Source: microbiolspec June 2019 vol. 7 no. 3 doi:10.1128/microbiolspec.PSIB-0025-2018
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Image of FIGURE 2
FIGURE 2

Genomic regions encoding aSec and multisubstrate SecA2 proteins. aSec loci. Shown are representative aSec loci in Gram-positive bacteria. The gene is shown in black and the other genes encoding core components of the aSec translocase (SecY2 and Asps) are colored yellow. Genes encoding glycosyltransferases (Gtf) and proteins involved in carbohydrate modifications are shown in orange. Genes encoding exported SecA2 substrates are shown in blue. In , the Asp orthologues are called Gap1 to Gap3. In , the genes are located distal to the locus but are required for the first step of O-GlcNAcylation of the substrate ( 89 ) and thus may be functionally analogous to the pairs found in other aSec loci. Multisubstrate SecA2 loci. Shown are representative multisubstrate genes and neighboring genomic regions in Gram-positive bacteria. The gene is shown in black, and genes encoding SecA2 substrates are shown in blue. Candidate genes for additional SecA2 substrates are shown with blue stripes. Substrates encoded elsewhere in the genome are not shown. Additional proteins with roles in SecA2-dependent export are encoded by genes shown in pink. Genes encoding proteins with no known connection to export are shown in gray.

Source: microbiolspec June 2019 vol. 7 no. 3 doi:10.1128/microbiolspec.PSIB-0025-2018
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Image of FIGURE 3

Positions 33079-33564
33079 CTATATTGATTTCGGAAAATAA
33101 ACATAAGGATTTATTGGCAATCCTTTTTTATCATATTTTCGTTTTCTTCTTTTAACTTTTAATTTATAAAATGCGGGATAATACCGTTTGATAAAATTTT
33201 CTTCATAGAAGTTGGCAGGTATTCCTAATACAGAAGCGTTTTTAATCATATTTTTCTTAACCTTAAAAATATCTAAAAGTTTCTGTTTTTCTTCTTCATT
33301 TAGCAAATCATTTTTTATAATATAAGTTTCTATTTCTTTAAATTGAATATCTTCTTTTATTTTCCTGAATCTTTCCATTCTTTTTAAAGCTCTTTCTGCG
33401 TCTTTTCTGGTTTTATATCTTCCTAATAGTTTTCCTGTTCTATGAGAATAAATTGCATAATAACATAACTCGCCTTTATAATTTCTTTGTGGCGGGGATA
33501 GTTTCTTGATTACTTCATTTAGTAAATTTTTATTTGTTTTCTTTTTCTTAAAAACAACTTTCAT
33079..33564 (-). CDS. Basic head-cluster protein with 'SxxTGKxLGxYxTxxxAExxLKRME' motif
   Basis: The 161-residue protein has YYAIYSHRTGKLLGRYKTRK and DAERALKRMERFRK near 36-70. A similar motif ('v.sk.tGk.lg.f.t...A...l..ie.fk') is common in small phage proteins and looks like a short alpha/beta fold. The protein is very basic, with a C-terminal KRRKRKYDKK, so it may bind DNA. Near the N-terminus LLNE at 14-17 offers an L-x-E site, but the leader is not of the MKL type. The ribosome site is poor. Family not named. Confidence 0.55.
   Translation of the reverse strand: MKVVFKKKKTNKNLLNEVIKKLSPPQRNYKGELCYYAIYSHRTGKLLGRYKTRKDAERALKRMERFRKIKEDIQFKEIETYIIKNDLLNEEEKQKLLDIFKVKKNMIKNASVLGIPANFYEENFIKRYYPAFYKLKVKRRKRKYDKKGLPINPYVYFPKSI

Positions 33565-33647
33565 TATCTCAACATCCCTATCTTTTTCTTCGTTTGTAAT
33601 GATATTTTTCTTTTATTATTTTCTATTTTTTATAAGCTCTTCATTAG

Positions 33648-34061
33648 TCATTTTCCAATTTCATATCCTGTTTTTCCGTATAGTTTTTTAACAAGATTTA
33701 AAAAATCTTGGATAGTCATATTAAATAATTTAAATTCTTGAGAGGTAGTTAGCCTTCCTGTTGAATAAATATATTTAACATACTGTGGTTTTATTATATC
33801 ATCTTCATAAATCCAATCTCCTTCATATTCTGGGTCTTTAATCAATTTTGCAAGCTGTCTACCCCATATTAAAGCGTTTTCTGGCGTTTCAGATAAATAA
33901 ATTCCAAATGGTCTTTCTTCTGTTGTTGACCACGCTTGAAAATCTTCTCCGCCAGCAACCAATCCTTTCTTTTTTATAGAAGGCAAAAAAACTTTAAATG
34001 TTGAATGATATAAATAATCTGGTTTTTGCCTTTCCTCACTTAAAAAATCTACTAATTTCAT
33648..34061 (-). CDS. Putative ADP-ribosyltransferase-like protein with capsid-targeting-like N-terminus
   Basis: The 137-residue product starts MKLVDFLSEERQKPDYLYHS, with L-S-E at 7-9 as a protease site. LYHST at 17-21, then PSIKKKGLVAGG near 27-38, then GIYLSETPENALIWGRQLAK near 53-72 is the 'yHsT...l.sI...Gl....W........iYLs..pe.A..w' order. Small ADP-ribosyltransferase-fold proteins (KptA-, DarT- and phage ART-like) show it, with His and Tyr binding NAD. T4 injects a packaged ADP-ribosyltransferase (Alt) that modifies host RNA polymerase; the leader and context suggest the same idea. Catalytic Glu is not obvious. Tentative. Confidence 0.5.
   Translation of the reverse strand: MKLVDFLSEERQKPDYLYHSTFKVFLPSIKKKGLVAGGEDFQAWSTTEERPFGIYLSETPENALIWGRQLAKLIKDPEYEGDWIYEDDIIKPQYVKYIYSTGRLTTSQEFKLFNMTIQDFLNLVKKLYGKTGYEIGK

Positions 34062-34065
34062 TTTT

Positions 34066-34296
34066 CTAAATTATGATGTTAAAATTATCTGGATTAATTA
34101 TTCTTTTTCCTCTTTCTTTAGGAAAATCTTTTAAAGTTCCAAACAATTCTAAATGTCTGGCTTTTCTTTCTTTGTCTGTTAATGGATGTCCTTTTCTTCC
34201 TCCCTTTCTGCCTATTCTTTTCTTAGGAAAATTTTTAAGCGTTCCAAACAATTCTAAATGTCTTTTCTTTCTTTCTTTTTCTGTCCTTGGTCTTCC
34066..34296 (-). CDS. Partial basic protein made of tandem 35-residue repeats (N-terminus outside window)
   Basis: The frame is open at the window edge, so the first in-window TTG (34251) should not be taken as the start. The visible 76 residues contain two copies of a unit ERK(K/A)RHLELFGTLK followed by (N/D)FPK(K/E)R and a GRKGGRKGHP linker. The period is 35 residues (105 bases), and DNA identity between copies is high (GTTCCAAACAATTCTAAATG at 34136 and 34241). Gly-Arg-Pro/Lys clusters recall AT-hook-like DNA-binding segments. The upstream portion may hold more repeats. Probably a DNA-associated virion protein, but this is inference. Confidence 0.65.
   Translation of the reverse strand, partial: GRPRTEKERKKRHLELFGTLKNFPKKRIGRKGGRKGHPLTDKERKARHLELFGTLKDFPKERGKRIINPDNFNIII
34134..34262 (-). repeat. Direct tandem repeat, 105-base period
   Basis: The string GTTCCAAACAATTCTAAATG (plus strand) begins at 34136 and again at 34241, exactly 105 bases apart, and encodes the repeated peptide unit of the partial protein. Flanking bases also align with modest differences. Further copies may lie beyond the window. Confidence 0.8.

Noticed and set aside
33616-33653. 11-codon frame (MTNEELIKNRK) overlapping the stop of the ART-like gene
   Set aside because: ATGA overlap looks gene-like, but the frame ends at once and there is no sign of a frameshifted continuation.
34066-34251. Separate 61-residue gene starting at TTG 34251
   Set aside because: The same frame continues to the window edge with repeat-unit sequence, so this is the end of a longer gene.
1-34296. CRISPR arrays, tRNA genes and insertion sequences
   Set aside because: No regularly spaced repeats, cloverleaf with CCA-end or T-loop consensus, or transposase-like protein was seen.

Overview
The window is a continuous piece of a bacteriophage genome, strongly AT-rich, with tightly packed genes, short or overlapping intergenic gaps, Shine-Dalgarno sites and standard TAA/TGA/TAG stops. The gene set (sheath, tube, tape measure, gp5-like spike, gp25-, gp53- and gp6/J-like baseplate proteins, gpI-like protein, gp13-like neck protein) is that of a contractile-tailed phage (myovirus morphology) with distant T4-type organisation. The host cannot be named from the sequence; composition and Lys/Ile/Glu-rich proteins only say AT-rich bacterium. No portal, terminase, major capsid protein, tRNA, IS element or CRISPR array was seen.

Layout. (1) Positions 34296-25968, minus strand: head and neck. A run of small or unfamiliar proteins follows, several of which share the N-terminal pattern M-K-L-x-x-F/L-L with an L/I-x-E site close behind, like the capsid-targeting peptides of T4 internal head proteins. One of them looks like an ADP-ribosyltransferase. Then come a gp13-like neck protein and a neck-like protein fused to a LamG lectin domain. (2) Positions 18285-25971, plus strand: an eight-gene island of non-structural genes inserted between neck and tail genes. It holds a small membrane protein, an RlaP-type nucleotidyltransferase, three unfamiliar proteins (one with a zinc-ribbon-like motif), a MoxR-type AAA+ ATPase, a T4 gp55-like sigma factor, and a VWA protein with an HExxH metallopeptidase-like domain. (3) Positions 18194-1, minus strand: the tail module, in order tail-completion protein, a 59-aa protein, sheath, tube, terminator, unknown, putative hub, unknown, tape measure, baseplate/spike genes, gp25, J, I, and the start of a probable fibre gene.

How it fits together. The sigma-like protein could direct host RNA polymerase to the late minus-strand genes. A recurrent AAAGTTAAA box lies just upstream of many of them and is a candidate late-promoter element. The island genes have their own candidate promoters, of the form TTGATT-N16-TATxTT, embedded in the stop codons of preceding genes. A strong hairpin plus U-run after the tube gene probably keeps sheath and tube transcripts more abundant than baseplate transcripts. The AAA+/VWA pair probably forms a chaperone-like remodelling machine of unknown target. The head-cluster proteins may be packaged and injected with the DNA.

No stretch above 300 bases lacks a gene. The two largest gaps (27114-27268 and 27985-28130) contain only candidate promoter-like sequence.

FIGURE 3

GspB domains and features of the N-terminal signal peptide (SP). (Top) Domains of the SRR glycoprotein GspB. AST, aSec transport domain; SRR1 and SRR2, serine-rich repeat regions 1 and 2, respectively; BR, ligand binding region; CWA, cell wall-anchoring domain. The CWA includes a transmembrane segment, an LPxTG motif, and a charged C-terminal tail ( 90 ). (Bottom) The GspB signal peptide has the tripartite structure of canonical signal peptides: the N-terminal (N), hydrophobic core (H), and cleavage (C) regions. However, the N region is substantially longer than typical signal peptides and includes a KxYKxGKxW motif (red). Glycine residues in the H region are also indicated in red.

Source: microbiolspec June 2019 vol. 7 no. 3 doi:10.1128/microbiolspec.PSIB-0025-2018
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Image of FIGURE 4
FIGURE 4

Domain organization in the canonical SecA of and SecA2 proteins of and . Domains were identified in SecA2 proteins by alignment with SecA using published domain boundaries ( 91 ). NBD, nucleotide binding domain; PPXD, preprotein cross-linking domain; HSD, helical scaffold domain; HWD, helical wing domain; IRA, intramolecular regulator of ATPase activity; CTD, C-terminal domain. Compared to the canonical SecA, SecA2 proteins have deletions in the HWD and CTD regions. Amino acid number in the protein sequence is shown below each schematic.

Source: microbiolspec June 2019 vol. 7 no. 3 doi:10.1128/microbiolspec.PSIB-0025-2018